Lee Brice has written songs for a lot of huge Nashville names--Garth Brooks, anyone?--and he's also responsible for penning the most played track on country radio for 2011, the Eli Young Band's "Crazy Girl." But, he's also working hard for himself--his own "Love Like Crazy" dominated country airwaves in 2010, and he just hit No. 1 with his latest single "A Woman Like You." Brice's new record
This week marks the release of his sophomore album, Hard 2 Love. Since Brice is the very definition of a songwriter-slash-performer (it's up to you to determine which he's better at--it's pretty hard to decide), we thought it would be fun to sit down with him and get his personal anecdotes about each track on the new record...which, naturally, he wrote or co-wrote most of himself!
"Hard To Love"--This song sums up who I am in a serious way, but also in a cheeky way. I'm a real guy's guy, and we're insensitive at times, because we're guys. We're hard to love. I went on a writing retreat with some friends, and while I was in another room, three of them wrote this song for me. When I heard it, I was like, "You gotta be kidding me!" Because it was like I wrote it myself.
"A Woman Like You"--The girl in the song asks, "What would you do if you never met me?" And the guy goes, "You want to know the truth? I'd probably be doing just what I was doing then, looking for you." He's walking a thin line there for a minute, but then he's able to hook it to say something every woman wants to hear. I thought, "Dude, this is a smash."
"That's When You Know It's Over"--One of my favorite songs. We sat down, and that song just fell out of us in a couple of hours. It was like magic. It has that "alt" thing about it. Musically, it's my heart, just really, really me. That's where I live and love.
"Parking Lot Party"--We were pretty far into the album, and we had all of these deep songs that meant something and mattered. And we realized we needed something fun that people could sit on their tailgates, drink a beer, relax, and rock out with, especially for the live shows. It has a little bit of early '90s rock influence, like a grungy Weezer thing going on.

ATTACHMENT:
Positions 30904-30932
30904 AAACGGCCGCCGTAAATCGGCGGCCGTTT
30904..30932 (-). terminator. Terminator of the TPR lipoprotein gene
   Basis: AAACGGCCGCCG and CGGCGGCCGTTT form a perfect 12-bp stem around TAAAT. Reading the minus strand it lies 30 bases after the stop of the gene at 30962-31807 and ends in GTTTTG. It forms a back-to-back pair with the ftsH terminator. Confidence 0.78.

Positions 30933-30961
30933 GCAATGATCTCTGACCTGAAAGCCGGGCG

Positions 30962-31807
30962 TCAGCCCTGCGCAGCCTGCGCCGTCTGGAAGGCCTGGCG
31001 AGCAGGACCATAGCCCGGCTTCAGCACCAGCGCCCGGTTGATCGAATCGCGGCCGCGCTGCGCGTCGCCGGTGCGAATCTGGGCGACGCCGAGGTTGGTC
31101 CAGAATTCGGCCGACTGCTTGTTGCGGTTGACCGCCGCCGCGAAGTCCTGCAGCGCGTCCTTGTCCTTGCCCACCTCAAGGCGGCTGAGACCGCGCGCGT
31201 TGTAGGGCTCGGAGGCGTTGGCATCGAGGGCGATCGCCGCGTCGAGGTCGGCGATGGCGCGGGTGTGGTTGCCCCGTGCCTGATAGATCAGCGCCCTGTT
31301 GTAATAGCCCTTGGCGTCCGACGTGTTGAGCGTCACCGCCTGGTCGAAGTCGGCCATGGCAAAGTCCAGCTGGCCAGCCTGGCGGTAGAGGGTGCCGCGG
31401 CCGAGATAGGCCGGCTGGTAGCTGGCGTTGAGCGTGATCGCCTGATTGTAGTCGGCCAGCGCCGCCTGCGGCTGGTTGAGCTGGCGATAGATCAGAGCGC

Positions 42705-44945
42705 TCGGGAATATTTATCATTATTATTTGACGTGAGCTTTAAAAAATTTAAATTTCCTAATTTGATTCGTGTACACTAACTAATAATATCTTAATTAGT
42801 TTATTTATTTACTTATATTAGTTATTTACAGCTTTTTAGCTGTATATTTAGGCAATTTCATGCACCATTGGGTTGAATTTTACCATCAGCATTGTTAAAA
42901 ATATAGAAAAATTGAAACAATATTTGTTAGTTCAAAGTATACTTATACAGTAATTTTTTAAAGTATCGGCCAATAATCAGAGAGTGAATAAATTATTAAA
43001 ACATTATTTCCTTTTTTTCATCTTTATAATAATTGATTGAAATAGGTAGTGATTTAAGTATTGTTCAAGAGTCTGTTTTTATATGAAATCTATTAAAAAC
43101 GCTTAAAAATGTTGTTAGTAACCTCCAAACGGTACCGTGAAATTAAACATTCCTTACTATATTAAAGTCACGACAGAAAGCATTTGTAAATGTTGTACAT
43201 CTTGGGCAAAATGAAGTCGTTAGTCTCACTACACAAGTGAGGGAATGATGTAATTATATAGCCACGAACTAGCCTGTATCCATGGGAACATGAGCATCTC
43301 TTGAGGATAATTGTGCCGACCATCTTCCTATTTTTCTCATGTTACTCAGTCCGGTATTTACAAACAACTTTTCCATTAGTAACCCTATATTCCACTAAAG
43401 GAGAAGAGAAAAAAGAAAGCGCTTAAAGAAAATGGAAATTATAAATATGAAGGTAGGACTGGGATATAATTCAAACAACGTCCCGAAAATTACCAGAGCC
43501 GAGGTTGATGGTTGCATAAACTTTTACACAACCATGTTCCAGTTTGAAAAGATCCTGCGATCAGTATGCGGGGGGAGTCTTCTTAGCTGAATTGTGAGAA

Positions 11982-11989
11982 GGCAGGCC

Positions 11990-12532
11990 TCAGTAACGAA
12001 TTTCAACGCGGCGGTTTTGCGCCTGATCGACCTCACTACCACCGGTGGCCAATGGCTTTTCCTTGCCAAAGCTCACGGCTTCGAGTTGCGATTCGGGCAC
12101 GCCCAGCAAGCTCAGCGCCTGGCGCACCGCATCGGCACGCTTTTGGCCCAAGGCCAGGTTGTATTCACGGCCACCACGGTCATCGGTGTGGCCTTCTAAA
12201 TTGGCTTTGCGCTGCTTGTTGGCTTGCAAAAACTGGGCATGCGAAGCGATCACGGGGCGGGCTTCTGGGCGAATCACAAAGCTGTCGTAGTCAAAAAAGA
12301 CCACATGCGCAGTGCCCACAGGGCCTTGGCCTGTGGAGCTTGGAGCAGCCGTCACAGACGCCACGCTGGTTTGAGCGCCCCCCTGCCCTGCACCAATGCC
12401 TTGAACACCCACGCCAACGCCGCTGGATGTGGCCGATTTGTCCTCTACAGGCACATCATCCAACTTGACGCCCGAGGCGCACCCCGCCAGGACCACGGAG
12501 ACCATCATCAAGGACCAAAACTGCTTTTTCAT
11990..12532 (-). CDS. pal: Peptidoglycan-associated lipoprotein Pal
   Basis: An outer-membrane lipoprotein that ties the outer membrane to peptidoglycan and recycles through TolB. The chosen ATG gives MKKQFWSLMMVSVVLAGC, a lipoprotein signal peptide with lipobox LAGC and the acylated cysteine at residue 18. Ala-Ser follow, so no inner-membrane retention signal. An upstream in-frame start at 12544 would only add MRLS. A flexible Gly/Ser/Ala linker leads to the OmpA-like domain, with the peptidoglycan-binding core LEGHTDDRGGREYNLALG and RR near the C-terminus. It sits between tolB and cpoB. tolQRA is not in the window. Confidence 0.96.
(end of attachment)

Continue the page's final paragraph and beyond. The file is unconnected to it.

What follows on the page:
"Don't Believe Everything You Think"-- I'd started thinking a lot more seriously about the future. But my girlfriend, Sara, had these episodes where she'd say, "We are not on the same page! I'm more ready than you!" Well, I didn't want her to necessarily know when or if a proposal was coming. I'd go, "Hush, quit being crazy! You know I love you, and I'm going to ask you. But quit messing with me. Leave me alone!" So we wrote this song and now I'm getting married.
"I Drive Your Truck"--One of the publishers said, "I know you're looking for some lighter stuff, but I've got a song that we feel is the song of the year." They played it, and I started losing it in front of everybody. It just killed me. It made me think about my granddaddy, and everybody I'd lost. Connie Herrington, one of the writers, said that one day she heard an interview on the radio. This couple was talking about their son, who had always wanted to be a soldier. When he turned 18, he went straight to the military, and within like a month, he was killed. The interviewer said, "How in the world do you deal with that?" And the mother said, "We get in his truck and drive it around. We feel like he's there and it pulls us through." I was going into the studio the next day, and I said, "I'll cut this tomorrow." It's one of the most heartfelt things on the record.